- Clochan Na Carraige
- Seal Colony
Day 7-8: Stayed at Rosleague Manor in Letterfrack, Co. Galway
- Walking and Shopping in Clifden town
- Driving the Sky Road
- Kylemore Abbey and Gardens
- Climbing Diamond Hill
Day 9-10: Stayed at Stella Maris in Keel, Co. Mayo
- Killary Harbor
- Walking Westport town
- Atlantic Drive
- Minaun Heights
- Grace O’Malley’s castle
- Keem Bay
- Abandoned Village
Day 11: Stayed at Bunratty Courtyard, Bunratty, Co. Clare
- Galway City
- Bunratty Castle Banquet
What We Spent to Travel to Ireland September 2012
(US/Euro exchange 1.3 Dollars to 1 Euro; 2 Adults):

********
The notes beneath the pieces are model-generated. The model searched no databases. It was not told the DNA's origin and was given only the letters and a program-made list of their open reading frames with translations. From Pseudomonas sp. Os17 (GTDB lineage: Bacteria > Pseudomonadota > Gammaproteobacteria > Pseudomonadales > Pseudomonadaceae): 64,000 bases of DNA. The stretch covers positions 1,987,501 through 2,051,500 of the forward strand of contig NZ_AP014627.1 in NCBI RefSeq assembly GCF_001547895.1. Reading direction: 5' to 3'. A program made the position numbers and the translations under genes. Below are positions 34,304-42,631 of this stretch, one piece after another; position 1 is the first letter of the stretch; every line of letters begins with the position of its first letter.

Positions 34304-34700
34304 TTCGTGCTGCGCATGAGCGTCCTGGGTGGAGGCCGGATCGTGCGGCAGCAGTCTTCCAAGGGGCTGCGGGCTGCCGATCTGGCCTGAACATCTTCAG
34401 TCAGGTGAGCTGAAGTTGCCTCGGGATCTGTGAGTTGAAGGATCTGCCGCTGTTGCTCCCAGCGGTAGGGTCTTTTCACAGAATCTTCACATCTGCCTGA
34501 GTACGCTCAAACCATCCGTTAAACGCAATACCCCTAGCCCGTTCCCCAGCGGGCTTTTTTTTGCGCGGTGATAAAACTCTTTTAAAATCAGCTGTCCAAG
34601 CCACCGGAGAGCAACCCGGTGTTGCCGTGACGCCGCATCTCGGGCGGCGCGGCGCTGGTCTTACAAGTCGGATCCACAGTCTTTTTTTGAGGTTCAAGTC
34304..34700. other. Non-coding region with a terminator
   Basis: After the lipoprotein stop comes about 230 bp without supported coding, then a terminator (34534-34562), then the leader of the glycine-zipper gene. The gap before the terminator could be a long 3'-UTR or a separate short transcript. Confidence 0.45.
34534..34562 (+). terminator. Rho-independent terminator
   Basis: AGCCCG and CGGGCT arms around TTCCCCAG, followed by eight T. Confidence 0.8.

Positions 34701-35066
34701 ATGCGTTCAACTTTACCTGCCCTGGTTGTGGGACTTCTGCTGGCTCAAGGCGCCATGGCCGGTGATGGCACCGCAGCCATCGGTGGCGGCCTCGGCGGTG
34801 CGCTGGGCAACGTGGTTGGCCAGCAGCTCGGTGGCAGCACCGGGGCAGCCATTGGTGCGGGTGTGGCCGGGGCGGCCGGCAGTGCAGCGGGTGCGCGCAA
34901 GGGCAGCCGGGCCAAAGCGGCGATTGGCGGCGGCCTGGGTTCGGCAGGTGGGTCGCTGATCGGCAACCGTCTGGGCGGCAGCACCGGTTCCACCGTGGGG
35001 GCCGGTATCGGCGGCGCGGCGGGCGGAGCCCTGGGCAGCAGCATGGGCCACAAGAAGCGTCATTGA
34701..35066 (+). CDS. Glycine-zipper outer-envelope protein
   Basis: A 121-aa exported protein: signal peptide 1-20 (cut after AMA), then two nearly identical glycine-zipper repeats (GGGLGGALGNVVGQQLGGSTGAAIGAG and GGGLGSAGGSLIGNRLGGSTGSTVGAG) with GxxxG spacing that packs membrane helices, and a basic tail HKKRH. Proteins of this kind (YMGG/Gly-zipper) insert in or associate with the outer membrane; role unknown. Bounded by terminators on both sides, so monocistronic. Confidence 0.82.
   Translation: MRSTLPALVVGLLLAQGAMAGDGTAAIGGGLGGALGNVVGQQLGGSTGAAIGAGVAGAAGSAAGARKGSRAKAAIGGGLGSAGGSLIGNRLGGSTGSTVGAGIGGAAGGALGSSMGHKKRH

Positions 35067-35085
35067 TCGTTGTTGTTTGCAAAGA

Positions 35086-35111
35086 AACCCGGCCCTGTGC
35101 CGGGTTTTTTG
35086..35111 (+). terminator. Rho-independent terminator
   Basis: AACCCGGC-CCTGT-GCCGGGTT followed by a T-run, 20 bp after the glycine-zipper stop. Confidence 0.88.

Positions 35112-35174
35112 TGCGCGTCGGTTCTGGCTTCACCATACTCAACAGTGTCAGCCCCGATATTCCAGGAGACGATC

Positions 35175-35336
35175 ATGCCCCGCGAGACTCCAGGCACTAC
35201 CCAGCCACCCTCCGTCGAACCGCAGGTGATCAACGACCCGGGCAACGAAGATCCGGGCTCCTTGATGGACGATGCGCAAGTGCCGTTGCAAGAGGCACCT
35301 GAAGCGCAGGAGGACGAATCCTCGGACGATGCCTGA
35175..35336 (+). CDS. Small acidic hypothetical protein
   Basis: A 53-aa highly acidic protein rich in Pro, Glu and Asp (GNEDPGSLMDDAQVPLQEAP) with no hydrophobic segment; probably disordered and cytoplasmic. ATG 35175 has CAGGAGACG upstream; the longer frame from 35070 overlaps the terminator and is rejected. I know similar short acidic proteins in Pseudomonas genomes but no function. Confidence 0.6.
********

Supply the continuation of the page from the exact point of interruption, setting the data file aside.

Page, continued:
We flew United Airlines. The total cost of two economy tickets was only $115.20. But we had to cancel our flight in June and reschedule for September. So in turn, we had to eat a hefty$300.00 change fee.
You may ask how was the cost of two international tickets with multiple legs only $115.20? We used United miles to pay for the bulk of the ticket price, 120,000 points. By applying for two credit cards (United Mileage Plus and Chase Sapphire Preferred), we were able to acquire 180,000 points, which was more than enough to cover the tickets.
Obtaining airline miles through credit card applications is not for everyone. For us, it is a great option. We have great credit and always pay off any charges on a card. For more information about points acquisition (and how it works with your credit, not against), go to Help Me Travel Cheap. Craig has a fantastic free service that helps decide which card will help you travel where you want to go.
Car Rental: $1002.69 (€771.30)